Whatever their faults, dinosaurs have enjoyed good PR over the years, with the result that their extinction has overshadowed a number of similar Armageddon-type events – four, to be precise, occurring at staggered intervals over a mind-bendingly long period. One – the late Devonian – took between 20 and 25 million years to play out; further evidence, if it were required, that the story of planet Earth is not the story of homo sapiens.
While less special-effects driven than the extra-terrestrial impact that did for the dinosaurs, what all these apocalypses have in common is ‘violent changes to the planet’s carbon cycle’. In fact, says Peter Brannen, carbon dioxide-driven global warming ‘is an experiment that the Earth has already run many times in the deep past’ with results that it’s worth taking note of.
As he assesses the various theories behind these different events, it becomes clear that life has always involved a race between extinction and speciation; if new species can evolve faster than extinction rates, then life wins. That aside, experts disagree on much of the ground at stake. It’s long been somewhat disreputable, in scientific circles, to think in terms of sudden, eye-blink events: it smacks of Biblical destruction. It was not until 1980, then, when the link was made between a strike by a six-mile-wide asteroid and the death of the dinosaurs that the notion gained respectability, and while the strike that Brannen describes is now largely accepted – an impact so massive (100 million megatons), and so instantaneous, that there are ‘probably little bits of dinosaur bone up on the moon’ – dissenting voices remain.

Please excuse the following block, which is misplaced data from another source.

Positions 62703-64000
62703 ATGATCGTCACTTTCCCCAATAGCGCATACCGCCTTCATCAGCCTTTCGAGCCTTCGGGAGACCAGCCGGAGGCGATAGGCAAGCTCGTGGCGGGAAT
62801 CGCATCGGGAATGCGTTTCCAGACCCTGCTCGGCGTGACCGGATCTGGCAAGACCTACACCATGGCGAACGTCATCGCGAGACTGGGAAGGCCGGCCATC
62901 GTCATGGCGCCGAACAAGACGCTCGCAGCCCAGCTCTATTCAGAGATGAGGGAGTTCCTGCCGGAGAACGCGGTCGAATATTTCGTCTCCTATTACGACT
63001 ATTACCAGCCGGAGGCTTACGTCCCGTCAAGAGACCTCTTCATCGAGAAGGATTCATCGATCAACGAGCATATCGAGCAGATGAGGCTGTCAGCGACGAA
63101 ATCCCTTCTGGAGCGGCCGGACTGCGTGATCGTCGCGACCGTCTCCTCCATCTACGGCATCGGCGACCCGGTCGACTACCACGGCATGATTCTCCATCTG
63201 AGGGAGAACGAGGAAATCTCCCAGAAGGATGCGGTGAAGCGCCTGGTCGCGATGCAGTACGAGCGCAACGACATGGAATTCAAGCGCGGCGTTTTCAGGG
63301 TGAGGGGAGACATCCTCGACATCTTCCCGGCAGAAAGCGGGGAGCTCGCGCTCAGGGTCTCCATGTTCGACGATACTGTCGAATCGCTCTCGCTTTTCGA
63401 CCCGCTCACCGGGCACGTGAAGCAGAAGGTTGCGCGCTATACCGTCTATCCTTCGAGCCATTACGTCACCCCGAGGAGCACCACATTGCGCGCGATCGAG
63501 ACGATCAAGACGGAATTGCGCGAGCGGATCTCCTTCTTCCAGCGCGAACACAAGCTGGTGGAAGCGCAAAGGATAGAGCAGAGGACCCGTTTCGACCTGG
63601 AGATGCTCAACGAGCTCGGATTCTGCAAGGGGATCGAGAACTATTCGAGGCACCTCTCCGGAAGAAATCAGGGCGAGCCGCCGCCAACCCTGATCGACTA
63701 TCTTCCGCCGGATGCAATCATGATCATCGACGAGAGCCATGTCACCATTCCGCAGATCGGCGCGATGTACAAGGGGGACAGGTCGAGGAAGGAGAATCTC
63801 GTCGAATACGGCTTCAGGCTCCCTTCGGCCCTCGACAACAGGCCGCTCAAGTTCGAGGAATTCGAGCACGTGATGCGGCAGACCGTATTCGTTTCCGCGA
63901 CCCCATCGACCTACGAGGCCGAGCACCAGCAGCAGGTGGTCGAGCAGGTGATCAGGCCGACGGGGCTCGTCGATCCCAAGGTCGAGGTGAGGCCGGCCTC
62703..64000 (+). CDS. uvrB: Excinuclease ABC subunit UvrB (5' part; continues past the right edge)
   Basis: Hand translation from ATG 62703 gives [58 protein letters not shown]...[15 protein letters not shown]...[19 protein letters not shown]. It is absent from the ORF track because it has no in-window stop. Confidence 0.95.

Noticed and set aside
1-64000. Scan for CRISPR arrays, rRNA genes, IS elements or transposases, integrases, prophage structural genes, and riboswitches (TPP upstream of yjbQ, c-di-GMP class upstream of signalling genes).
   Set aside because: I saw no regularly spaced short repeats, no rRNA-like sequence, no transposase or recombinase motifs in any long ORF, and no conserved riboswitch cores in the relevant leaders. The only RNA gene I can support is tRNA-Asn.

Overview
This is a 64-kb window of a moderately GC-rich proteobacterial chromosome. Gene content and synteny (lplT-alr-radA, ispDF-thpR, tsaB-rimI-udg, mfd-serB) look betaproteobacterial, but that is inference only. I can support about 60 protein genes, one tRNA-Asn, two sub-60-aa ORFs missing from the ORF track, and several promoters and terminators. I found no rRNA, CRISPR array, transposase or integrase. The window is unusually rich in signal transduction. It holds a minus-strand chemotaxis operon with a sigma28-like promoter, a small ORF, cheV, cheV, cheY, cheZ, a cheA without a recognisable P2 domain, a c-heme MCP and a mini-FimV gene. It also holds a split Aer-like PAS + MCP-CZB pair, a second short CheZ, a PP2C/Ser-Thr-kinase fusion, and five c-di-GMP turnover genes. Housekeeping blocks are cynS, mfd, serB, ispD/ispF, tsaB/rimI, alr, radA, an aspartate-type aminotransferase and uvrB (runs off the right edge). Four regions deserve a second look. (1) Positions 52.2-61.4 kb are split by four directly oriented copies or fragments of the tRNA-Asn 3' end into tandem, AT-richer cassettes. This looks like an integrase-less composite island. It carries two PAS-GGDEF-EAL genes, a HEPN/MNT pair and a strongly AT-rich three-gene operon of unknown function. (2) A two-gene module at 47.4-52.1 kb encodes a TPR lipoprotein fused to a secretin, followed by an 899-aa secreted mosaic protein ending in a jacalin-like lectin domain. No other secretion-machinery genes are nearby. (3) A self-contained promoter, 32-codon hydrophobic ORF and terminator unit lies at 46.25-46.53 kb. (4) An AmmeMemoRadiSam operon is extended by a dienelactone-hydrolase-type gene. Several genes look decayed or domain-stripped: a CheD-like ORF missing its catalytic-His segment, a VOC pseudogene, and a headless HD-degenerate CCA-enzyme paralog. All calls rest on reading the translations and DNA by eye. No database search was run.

Some of these can be readily ignored (depressingly, he notes, the Creation Museum, with its ‘dioramas of tyrannosaurs boarding Noah’s Ark’, is flourishing); for a fascinating overview of the others, read his book.